Emerging from COVID-19

88.While the COVID-19 pandemic has had a significant impact on the House’s ability to fulfil its constitutional roles, its experiences during the pandemic provide a valuable opportunity to reflect on how it can fulfil its roles more effectively once the business of the House returns to normal. We do not know when this will be, but in the meantime it will be important for the House to debate the next steps and the implications of what has been learned from the experience of the pandemic.

89.There is a risk that without proper reflection the House will either revert to its pre-COVID-19 procedures, including the imperfections identified in this report, or that some of the temporary changes introduced in response to the pandemic will become permanent. Neither outcome is desirable without first allowing an opportunity for proper consideration by the House.

90.As Parliament emerges from COVID-19, the House of Lords should reflect on its experiences during the pandemic and consider how it can fulfil its role more effectively once things return to ‘normal’, including responding to forthcoming challenges.

Future of hybrid proceedings and remote voting

91.Reflecting on the longer-term consequences of the procedural changes, Sir David Beamish has suggested that “there will be a lasting effect on the operation and atmosphere of the House, with the ‘self-regulation’ of proceedings perhaps a thing of the past.”85 As a self-regulating chamber, it will be important for the House to consider the longer-term consequences of these procedural changes.

92.There was support among some witnesses for the House of Lords to consider retaining hybrid proceedings and remote, or electronic,86 voting after the pandemic, particularly for members with disabilities, health issues or caring responsibilities.87 Noting that the introduction of electronic voting had been discussed by the House in the past,88 Lord Hunt said:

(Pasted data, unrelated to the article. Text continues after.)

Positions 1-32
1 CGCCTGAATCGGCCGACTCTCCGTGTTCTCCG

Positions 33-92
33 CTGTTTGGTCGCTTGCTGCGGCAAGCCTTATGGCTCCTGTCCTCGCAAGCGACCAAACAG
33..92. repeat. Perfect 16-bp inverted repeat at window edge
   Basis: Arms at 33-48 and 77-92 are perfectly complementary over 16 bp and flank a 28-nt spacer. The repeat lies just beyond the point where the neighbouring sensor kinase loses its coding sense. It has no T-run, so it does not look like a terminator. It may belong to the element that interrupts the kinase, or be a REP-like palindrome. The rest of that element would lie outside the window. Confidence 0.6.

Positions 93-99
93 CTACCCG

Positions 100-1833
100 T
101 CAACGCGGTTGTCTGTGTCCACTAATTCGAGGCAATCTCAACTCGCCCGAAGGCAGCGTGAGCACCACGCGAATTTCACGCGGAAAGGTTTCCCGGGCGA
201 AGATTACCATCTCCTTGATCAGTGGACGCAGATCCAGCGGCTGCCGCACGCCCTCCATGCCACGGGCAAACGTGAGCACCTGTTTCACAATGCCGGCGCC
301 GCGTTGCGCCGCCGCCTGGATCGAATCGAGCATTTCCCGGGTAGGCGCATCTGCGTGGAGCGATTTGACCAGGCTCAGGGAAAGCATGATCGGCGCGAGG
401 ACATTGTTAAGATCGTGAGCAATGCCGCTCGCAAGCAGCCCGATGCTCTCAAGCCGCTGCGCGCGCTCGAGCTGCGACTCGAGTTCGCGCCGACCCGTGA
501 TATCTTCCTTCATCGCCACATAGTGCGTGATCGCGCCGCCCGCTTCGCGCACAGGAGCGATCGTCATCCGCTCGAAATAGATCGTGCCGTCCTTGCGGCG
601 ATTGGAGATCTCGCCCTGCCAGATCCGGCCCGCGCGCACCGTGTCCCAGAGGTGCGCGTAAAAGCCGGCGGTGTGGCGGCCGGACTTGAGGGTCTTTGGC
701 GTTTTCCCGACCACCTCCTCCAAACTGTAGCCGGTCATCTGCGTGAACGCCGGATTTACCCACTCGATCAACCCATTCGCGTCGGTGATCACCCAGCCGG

“I suspect and hope that [remote voting] will now be a permanent feature of our lives. Ever since we have been able to watch proceedings in both Houses from the comfort of our offices, the packed benches of legend have become an infrequent sight, and I think that trend will continue.”89

93.However, Baroness Smith was more sceptical about retaining remote voting in the longer-term.90 Lord Ashton was keen to return to physical voting as he considered that voting in person was a “key part of being a parliamentarian”, and that remote voting made the job of the whips, both in Government and opposition, more difficult as “the Chief Whip cannot sit next to [a] backbencher and have a quiet word.” However, he accepted that it might be worthwhile to explore the introduction of electronic voting, citing the use of pass readers in the House of Commons.91 Lord Newby also highlighted the use of pass readers as an option worth exploring, particularly to reduce the amount of time members spend in division lobbies.92

94.While welcoming the ease of remote voting, Lord Norton wrote about his view that members had a moral obligation to contribute to the work of the House, which before the pandemic required them to arrange their time to be in London and on the parliamentary estate when divisions are called. He wrote:

“with [remote] voting, one can be anywhere in the country and no great effort is entailed in pressing a button once a vote takes place. You hardly have to interrupt what you are doing. I appreciate that when divisions are held physically, peers will come to vote who have been doing things elsewhere in the Palace … but at least they are in the Palace. There is a sense of commitment. Now, peers who have contributed little or nothing to the proceedings of the House … can simply press a button and affect outcomes.”93

95.Professor Russell cautioned that:

“The House of Lords, unlike the House of Commons, has always worked on an expectation that daily participation falls well short of membership. If that changes, it could have profound consequences. So … you need to think very carefully through the long-term consequences of keeping some of these arrangements. It does not mean that you should not, but you do need to think it through.”94